In its nearly 40 years on the American scene, the Super Bowl has become a societal constant. And arguably there’s a place – and a need – for that in a culture that too often venerates fashionable change.
For example, each Super Bowl we can expect – with total assurance – the following:
Across America it will be treated as a de facto holiday.
The Roman-numeraled event will be seen as the quintessential VIP event – the permanent successor to heavyweight championship fights. One need only observe the actual attendees, a largely glitterati group that is, on average, clueless about what they’re watching. But not about being watched.
There will always be controversy. From microphones too close to “F-Note”-dropping players during introductions to half-time “wardrobe malfunctions” to appropriateness of commercials.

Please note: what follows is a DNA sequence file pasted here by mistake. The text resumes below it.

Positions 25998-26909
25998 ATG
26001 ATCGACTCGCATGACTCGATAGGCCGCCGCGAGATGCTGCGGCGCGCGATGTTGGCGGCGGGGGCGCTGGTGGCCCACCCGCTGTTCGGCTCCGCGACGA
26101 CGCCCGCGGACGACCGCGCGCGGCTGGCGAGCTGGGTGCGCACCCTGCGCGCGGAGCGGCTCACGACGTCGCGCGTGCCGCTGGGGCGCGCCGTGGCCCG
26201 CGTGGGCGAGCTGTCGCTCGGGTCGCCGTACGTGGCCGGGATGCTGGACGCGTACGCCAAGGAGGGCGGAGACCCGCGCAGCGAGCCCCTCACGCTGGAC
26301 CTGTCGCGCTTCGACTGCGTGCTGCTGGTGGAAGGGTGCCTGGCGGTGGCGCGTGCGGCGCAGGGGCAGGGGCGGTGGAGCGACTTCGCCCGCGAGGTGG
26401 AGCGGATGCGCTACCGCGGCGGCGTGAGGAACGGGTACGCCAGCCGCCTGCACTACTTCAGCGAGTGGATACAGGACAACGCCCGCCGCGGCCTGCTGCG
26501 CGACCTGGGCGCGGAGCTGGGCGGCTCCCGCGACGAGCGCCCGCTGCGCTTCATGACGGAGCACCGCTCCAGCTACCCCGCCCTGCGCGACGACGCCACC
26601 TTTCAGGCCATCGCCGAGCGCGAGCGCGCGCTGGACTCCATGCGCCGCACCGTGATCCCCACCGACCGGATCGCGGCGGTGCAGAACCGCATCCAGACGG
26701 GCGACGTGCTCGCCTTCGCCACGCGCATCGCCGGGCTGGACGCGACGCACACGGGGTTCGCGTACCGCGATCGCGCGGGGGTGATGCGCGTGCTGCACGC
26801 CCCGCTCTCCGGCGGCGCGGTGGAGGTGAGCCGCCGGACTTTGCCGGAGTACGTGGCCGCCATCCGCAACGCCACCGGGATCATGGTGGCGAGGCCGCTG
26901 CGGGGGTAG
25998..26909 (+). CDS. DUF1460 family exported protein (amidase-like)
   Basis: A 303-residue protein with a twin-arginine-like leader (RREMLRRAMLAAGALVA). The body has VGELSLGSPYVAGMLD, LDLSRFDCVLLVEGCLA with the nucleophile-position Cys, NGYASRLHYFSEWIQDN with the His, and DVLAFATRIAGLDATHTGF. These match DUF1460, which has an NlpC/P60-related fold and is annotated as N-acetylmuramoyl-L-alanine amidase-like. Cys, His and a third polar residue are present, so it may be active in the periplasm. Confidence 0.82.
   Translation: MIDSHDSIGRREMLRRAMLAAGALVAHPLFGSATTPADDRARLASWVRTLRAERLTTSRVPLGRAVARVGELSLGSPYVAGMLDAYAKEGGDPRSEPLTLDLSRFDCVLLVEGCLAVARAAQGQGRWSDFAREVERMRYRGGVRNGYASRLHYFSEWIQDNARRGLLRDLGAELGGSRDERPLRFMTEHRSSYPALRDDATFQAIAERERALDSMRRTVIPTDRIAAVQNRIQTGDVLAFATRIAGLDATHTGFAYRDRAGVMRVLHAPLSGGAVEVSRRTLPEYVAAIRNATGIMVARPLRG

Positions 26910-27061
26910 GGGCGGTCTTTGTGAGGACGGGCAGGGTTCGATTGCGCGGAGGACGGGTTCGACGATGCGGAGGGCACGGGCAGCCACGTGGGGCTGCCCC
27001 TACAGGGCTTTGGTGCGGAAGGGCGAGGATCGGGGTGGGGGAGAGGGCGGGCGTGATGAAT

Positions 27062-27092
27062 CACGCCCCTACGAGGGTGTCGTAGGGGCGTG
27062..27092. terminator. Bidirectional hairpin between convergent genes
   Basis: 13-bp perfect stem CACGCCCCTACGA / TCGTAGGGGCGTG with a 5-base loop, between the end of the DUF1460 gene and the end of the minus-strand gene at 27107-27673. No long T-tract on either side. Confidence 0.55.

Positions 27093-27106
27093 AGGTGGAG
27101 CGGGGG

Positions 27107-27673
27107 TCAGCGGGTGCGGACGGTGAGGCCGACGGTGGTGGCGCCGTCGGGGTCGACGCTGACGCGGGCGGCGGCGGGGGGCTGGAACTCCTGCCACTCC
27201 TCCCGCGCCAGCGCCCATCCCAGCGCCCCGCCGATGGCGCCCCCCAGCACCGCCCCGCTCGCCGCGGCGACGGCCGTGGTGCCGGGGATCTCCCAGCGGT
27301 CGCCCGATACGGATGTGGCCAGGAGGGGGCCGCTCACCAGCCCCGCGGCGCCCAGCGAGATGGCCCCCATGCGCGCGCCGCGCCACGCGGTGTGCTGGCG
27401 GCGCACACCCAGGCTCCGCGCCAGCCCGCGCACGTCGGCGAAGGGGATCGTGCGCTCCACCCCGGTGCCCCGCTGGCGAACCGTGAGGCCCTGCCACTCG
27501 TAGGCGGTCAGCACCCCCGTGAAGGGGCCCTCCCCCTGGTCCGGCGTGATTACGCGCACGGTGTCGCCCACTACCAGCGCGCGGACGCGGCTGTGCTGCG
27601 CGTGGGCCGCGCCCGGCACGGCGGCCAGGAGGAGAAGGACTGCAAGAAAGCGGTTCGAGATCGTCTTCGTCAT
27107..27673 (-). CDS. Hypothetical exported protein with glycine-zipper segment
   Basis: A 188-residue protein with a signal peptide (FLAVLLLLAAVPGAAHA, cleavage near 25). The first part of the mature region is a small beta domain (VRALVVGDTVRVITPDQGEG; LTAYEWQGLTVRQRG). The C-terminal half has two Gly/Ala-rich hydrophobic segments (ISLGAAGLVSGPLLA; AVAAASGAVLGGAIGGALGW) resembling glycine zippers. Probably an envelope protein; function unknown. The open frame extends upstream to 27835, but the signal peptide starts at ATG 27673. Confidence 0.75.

And there will be too many media covering too little “news” for too long. As a result, much copy will be aimed at the home town and what’s wrong with it. Which means if you’re not New Orleans, which is where all the free-loading, sycophantic sports scribes want to be, be prepared for incoming harpoons.
To wit: “Putting a Super Bowl in Jacksonville makes about as much sense as having the Olympics in Havana or the World’s Fair in Tikrit,” sniffed Boston Globe columnist Dan Shaughnessy. How did he miss the World Cup in Kabul?
And then there’s the “two-fer” putdown, exemplified by the comparison comments of Washington Post columnist and ESPN commentator Tony Kornheiser. “Jacksonville makes Tampa look like Paris,” observed Kornheiser, who needs to get out of the District of Columbia more often.
And so it goes.
But here’s the good news. After The Game and its interminable run-up, all the fault-finding, dyspeptic, expense account-abusing, lard-ass, carping critics do leave town.
And better yet. No city gets consecutive Super Bowls. They won’t be back for a while.